Second, Boeser should get the opportunity to put up points. Even with the Canucks’ active first day of free agency, there is still a clear path to the top of the lineup for Boeser. Based on his chemistry with them last season, Boeser should play with Baertschi and Bo, earning the Vancouver-appropriate nickname of the B-Line.

The trio put up a 52.7% corsi in their admittedly small sample size together, which suggests they can hold their own in terms of puck possession, and adding a sniper to complement the playmaking of Baertschi and the net-drive of Horvat makes a lot of sense.

Beyond that, he should get a plethora of power play time as well. Thanks to his right-hand shot and goal-scoring acumen, Boeser is a natural fit to play with the Sedins on the power play, but he could also continue his chemistry with Horvat and Baertschi on another unit.

At North Dakota, Boeser made a home on the Ovi Spot, depositing pucks into the net, not to be confused with an ovipositor, which is used to deposit eggs. With his bomb of a slap shot, excellent wrist shot and backhand, and his quick hands around the net, Boeser should be a goal-scoring threat on the power play no matter which unit he is on.

The Canucks haven’t had a one-shot scoring threat like Boeser for years and they don’t have anyone like him now, so it would behoove them to put him in a position to succeed.

How likely is he to make the most of that opportunity? We can get some idea by using Rob Vollman’s NHL equivalency numbers.

Boeser played in the National Collegiate Hockey Conference (NCHC), which is equivalent in difficulty to playing in the Finnish Liiga or Swiss National League A, according to Vollman’s equivalency translation factors. Essentially, players that made the jump from the NCHC directly to the NHL in the following season put up 0.43 times as many points per game.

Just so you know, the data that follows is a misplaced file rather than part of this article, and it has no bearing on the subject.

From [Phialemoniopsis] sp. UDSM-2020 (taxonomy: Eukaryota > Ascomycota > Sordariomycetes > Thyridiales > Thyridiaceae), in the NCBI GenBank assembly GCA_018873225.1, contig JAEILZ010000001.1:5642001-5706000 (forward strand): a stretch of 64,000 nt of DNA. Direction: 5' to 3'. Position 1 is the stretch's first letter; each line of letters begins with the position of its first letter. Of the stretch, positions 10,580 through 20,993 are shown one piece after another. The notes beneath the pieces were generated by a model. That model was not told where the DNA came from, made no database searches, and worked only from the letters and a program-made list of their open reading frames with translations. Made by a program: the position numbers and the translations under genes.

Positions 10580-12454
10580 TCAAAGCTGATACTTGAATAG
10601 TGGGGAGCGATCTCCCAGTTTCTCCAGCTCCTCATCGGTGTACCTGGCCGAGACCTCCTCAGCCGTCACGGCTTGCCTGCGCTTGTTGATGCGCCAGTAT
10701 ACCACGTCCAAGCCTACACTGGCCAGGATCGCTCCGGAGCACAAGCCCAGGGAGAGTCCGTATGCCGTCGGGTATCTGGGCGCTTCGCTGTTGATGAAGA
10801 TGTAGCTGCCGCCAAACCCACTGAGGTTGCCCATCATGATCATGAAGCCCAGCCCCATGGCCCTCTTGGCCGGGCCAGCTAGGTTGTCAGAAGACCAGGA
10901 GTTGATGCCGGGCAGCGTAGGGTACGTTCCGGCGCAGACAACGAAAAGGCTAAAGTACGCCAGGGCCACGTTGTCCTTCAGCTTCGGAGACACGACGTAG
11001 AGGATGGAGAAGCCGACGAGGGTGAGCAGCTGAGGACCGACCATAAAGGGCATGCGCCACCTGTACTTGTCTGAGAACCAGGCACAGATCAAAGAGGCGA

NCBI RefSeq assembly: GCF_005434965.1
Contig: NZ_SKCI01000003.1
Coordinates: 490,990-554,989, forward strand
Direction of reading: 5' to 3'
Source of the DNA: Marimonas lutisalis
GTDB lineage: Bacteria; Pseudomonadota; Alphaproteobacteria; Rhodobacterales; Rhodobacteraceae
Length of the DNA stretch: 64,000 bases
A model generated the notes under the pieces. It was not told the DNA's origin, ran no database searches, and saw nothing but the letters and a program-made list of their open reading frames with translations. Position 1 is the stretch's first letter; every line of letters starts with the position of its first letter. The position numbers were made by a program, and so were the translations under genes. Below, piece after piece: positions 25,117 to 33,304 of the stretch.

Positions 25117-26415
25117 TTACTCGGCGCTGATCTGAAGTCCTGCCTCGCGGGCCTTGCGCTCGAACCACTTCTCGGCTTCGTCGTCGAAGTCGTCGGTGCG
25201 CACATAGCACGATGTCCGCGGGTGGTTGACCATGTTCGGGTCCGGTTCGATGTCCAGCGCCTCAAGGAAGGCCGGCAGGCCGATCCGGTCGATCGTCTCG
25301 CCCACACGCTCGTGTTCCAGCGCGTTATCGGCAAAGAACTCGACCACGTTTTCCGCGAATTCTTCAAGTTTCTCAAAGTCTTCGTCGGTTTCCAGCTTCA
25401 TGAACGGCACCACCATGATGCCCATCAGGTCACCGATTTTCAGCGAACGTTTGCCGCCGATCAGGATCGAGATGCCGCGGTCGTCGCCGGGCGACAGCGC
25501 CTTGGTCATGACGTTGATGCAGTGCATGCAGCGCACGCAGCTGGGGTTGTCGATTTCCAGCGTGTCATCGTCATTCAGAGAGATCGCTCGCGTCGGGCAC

Applying that to Boeser’s sophomore year at North Dakota, we end up with a 38-point season for Boeser in 2017-18. It should be noted, however, that Boeser played much of last season with an injured wrist that required surgery in December, which hampered his ability to rack up points, particularly given that his wrist shot is such a key part of his offensive arsenal. Notably, it took him longer to release the puck, with his shots getting blocked with greater frequency, particularly on the power play.

Expanding to his full collegiate career to get a larger sample of his uninjured playing time, Boeser has 43 goals and 94 points in 74 games. Applying the translation factor gives us a projection of 20 goals and 45 points in 82 NHL games in 2017-18.

While 20 goals would be an excellent rookie season for Boeser, it’s not exactly a Calder-like number. Gabriel Landeskog won the Calder in 2011-12 with 22 goals and 52 points, but he had a strong two-way game to go with it. You’d have to go back to 1998-99 and Chris Drury to find a Calder-winning forward with 20 goals and fewer than 50 points.

So, if Boeser wants to be the rookie of the year, he’ll have to outscore those projections. That likely means at least a 30-goal and/or 60-point season, something that no Canuck accomplished last season. Does Boeser have that in him? Can the Canucks put together a strong enough season to support that kind of rookie campaign?